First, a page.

Old Hollywood takes on streaming services' new reality
Legendary Hollywood filmmaker Martin Scorcese is clearing up controversial comments he made last month that Disney's Marvel movies are "not cinema" and instead are akin to theme park rides.
Why it matters: Scorcese's comments reflect a greater sentiment of old-guard Hollywood pushing back against the franchising of action films and the greater digitization of movies in today's cinema landscape.
- Earlier this year, Steven Spielberg suggested a rules change that would disqualify movies from Oscars consideration that debut on streaming services or only appear in a short theatrical window.
Driving the news: In an op-ed in The New York Times yesterday, Scorcese argued that with Marvel movies, there's "nothing at risk" and no "revelation, mystery or genuine emotional danger."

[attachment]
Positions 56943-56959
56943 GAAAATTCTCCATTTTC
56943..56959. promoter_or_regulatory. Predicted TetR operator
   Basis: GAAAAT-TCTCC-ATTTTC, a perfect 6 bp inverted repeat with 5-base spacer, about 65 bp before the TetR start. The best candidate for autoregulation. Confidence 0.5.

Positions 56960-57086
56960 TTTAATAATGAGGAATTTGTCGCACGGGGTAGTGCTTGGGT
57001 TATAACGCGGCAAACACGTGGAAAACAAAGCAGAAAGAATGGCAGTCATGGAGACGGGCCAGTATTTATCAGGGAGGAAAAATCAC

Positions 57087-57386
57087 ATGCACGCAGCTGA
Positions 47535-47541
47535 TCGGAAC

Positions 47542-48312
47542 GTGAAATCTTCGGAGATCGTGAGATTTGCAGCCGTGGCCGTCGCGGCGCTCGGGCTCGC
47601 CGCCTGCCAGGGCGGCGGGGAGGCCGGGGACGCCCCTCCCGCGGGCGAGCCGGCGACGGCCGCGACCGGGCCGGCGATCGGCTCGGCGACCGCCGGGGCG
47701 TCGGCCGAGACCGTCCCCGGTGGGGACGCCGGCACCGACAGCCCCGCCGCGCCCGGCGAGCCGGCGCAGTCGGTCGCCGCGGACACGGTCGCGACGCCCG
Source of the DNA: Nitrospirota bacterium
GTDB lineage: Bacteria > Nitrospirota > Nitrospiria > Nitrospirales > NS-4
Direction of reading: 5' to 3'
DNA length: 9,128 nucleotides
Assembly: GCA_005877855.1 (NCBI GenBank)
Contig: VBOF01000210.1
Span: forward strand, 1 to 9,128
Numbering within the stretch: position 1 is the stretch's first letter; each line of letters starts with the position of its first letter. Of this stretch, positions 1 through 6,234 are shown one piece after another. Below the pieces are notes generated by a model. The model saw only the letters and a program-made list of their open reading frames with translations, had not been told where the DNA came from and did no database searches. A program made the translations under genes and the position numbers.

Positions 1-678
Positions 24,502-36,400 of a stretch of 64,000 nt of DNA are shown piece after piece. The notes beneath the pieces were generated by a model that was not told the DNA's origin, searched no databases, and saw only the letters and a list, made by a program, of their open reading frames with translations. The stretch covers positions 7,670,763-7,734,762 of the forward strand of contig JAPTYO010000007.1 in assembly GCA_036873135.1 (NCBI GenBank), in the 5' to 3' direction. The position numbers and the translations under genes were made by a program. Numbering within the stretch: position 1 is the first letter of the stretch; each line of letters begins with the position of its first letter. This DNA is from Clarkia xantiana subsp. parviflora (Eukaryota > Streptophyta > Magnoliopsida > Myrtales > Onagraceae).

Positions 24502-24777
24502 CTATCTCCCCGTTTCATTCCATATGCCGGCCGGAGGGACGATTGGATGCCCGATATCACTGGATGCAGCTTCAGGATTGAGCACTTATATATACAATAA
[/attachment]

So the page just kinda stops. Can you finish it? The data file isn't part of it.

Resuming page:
- "They are sequels in name but they are remakes in spirit," he writes.
- Disney Chairman Bob Iger said not too shortly before the release of Scorcese's statements, "Anyone who has seen a Marvel film could not in all truth make that statement."
The big picture: The comments come as more digital Hollywood firms, like Netflix, push the boundaries of how soon they can release their Oscar hopeful films on their own digital platforms after first releasing them in theaters, to be eligible for awards.
- Most recently, Netflix agreed to a month-long theatrical release of its new hit "The Irishman," directed by Scorcese, but theater owners argue that it wasn't a long enough moment of exclusivity for them.
The bottom line: The economics don't mode well for the theater chains, but they aren't miserable either. U.S. cinema revenue continues to plateau as ticket prices increase, suggesting that theater-viewing isn't dead yet. Digital movie-viewing, however, continues to skyrocket.
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